- Taschenbuch: 256 Seiten
- Verlag: Apress; Auflage: 1st ed. (2. Juni 2010)
- Sprache: Englisch
- ISBN-10: 1430219971
- ISBN-13: 978-1430219972
- Größe und/oder Gewicht: 19,7 x 1,5 x 24,1 cm
- Durchschnittliche Kundenbewertung: Schreiben Sie die erste Bewertung
- Amazon Bestseller-Rang: Nr. 123.569 in Fremdsprachige Bücher (Siehe Top 100 in Fremdsprachige Bücher)
- Komplettes Inhaltsverzeichnis ansehen
Pro Bash Programming: Scripting the GNU/Linux Shell (Expert's Voice in Linux) (Englisch) Taschenbuch – 2. Juni 2010
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Über den Autor und weitere Mitwirkende
Chris F.A. Johnson was introduced to Unix in 1990 and learned shell scripting because there was no C compiler on the system. His first major project was a menu-driven, user-extensible database system with report generator. Chris uses the shell as his primary, general-purpose programming language, and his projects have included a member database, menuing system, and POP3 mail filtering and retrieval. Chris is the author of Shell Scripting Recipes: A Problem-Solution Approach (Apress, 2005). When not pushing shell scripting to the limit, he designs and codes web sites, teaches chess, and composes cryptic crosswords.
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Until I read this book. Once I had this and was even half way through I got a clear understanding of how to utilize BASH and a lot of it's more powerful features. It's informative, but not bloated. It's basic and it's advanced in a way that is not confusing or intimidating. And the examples are practical and flow nicely from what you need to get started to what you need to iterate over a config file and read in params. And it even teaches you a bunch of useful BASH commands, most that I was aware of after working in BASH for 4 years, some I had never heard of, and even better I learned new ways to utilize old favorites. And to boot this book does have tasks that are relevant at the end of each chapter which is usually where I get the most value from reading something.
I guess my only semi-complaint about the book was that sometimes the author would use code that he hadn't used before or commands he didn't explain to make an example. He named things very clearly so it was easy to tell what was going on, but it was slightly annoying when I had to read ahead or go on the internet the 5 or so times it happened. Otherwise, I couldn't really figure out a command or technique that was being used.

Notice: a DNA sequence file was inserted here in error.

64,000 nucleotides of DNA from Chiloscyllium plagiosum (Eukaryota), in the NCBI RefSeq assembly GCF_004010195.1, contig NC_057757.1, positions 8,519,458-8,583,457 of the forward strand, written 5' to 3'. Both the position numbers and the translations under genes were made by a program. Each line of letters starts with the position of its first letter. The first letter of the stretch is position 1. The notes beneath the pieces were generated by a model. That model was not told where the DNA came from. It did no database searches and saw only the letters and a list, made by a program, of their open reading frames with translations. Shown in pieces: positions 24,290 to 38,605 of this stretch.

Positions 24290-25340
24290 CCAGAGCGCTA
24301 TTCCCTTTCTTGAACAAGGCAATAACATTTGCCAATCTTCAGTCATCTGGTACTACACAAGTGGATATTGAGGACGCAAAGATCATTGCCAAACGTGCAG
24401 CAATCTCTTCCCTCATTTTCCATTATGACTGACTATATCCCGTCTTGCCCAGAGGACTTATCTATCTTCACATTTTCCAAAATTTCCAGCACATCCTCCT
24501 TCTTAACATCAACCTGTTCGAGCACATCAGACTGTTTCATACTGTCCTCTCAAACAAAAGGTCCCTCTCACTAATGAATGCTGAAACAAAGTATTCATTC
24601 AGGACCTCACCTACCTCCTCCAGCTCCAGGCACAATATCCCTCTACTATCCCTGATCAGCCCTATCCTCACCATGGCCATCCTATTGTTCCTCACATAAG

Overall, pretty great. Would and have recommended this book to co-workers and friends.
Is author Chris F. A. Johnson pushing an agenda? You bet he is and that is a good thing. His agenda isn't hidden; he succinctly states it in the introduction:
"While most shell programs do call external utilities, a lot of programming can be done entirely in the shell. Many scripts call just one or two utilities for information that is used later in the script. Some scripts are little more than wrappers for other commands such as awk, grep, or sed. This book is about programming in the shell itself. There's a sprinkling of the second type, where the script gets information (such as the current date and time) and then processes it. The third type gets barely more than a cursory nod."
Resist the urge to call awk, grep, sed, perl or another Linux tool first; this book teaches the Bash shell's prgramming capabilities. Why call an external program when the shell can do the work for you?
Should this be your first Bash programming book? Not if you require lots of syntactic hand holding. But if a motivated and clever beginner masters the first 10 chapters of this book, that beginner is on their way to becoming an expert. You will learn how to create functions, deal with files, parse strings, etc - correctly!
There might also be something here for the expert. I've been creating *nix shell scripts for a long time, and I admit to being set in my programming ways. After reviewing this book, I changed the way I now parse and manipulate strings.
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